Much has been written about the economic power of the Big Tech giants, and their increasing dominance in the current pandemic. Despite growing regulatory focus, the price of the so-called FANG stocks of Facebook, Amazon, Netflix and Google (with the addition of Microsoft and Apple) has soared with the realization that these companies have so strong an impact in all our lives. Concerns about misuse of this power are high. It seems as though the next decade will see the on-going rumbling of law suits from organizations such as the US Department of Justice and various institutions across the EU. Their deliberations will have a major influence on the future shape of the digital economy.
Second, we have the continued splintering of the Internet across geographic and political lines. Now often referred to as the “splinternet”, various governments including China, North Korea, Cuba, Russia and others are actively limiting Internet access, banning certain groups of citizens from access, manipulating the information available, removing cross-border sharing tools, and much more. All this is carried out with the aim of controlling and safeguarding their citizens. Perhaps, you may argue, with good reason given the amount of abuse and misuse of the technology. However, the result is that any sense of a global digital marketplace has been lost: The Internet experience for a student in New York or London is far from they will receive in Beijing, Havana, Moscow, or Pyogyang.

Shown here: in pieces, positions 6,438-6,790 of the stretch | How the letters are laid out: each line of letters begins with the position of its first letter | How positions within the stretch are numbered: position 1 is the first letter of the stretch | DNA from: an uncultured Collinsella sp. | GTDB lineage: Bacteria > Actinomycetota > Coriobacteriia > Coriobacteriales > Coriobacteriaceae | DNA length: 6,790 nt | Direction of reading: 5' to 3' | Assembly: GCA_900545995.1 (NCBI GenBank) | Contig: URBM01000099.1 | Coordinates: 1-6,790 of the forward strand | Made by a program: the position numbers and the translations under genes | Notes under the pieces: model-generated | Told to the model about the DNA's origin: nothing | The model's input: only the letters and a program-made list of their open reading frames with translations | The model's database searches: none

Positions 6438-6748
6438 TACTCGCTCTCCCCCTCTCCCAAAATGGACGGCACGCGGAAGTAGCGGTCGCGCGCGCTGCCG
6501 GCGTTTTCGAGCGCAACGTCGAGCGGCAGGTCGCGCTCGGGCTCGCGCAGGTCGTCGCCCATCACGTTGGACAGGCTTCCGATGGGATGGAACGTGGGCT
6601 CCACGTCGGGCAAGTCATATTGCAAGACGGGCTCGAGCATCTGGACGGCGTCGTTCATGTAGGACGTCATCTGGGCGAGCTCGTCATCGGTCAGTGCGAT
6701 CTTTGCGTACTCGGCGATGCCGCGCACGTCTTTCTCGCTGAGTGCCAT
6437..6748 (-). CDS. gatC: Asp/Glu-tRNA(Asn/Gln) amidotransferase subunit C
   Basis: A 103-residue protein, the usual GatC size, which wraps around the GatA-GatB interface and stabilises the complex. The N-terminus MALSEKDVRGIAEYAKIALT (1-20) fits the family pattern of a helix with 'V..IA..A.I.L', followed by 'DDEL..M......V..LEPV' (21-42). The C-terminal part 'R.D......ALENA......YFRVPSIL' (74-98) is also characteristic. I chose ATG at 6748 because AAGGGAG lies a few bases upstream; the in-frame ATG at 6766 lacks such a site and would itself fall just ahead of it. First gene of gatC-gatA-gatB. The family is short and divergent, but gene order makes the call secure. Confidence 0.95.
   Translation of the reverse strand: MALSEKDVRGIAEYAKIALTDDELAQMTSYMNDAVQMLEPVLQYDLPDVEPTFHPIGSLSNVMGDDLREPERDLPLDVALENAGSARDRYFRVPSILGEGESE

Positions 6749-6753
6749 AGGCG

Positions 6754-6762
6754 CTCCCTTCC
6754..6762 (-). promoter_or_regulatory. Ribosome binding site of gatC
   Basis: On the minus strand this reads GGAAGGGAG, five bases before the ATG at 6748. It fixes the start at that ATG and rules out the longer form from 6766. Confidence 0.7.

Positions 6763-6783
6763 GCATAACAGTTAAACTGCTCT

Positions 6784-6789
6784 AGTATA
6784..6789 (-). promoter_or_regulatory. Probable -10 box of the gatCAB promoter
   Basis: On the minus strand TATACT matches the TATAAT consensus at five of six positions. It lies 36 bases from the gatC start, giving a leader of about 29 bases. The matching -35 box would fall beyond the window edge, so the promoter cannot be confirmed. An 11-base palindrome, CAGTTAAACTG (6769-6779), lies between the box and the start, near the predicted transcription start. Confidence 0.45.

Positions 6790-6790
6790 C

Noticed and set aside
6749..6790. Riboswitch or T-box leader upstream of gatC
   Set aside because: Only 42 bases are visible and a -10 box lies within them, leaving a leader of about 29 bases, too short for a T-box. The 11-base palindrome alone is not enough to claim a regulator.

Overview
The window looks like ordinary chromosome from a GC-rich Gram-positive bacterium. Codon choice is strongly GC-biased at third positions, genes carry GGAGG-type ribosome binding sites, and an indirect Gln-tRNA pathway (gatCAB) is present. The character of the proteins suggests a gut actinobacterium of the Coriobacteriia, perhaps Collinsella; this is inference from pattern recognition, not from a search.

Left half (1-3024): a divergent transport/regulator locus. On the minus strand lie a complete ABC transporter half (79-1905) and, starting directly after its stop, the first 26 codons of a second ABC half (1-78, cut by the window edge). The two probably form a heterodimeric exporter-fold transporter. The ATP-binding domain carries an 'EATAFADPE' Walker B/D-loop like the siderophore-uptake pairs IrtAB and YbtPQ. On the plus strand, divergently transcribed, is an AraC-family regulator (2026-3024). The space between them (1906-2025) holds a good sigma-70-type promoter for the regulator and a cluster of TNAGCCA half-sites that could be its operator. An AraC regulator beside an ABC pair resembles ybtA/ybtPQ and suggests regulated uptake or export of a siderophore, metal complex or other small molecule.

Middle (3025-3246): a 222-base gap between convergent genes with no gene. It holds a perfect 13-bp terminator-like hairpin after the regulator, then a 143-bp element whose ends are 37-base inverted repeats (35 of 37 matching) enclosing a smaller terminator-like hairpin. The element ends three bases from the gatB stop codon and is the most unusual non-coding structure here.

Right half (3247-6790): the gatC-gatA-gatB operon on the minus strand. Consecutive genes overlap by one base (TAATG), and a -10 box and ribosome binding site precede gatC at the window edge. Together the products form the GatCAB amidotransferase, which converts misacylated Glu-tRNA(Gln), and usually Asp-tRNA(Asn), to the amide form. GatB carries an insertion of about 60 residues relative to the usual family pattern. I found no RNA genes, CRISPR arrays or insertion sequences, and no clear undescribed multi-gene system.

Furthermore, the technology that powers the Internet is now increasingly suffering the same geo-political fate. Underlying the information sharing and data processing the Internet provides, are the processors that power it. With over a trillion chips produced last year and their increasing technical sophistication, the manufacturing facilities they require are becoming consolidated within a handful of companies in the US, Taiwan, and South Korea. These companies, strongly influenced by the governments of their respective countries, play a key role in deciding who has access to the latest computing firepower. A significant factor in a digital world where speed matters. Manufacturing facilities, access rights, and distribution channels for the most advanced chips will increasingly determine who leads and who follows in the digital economy.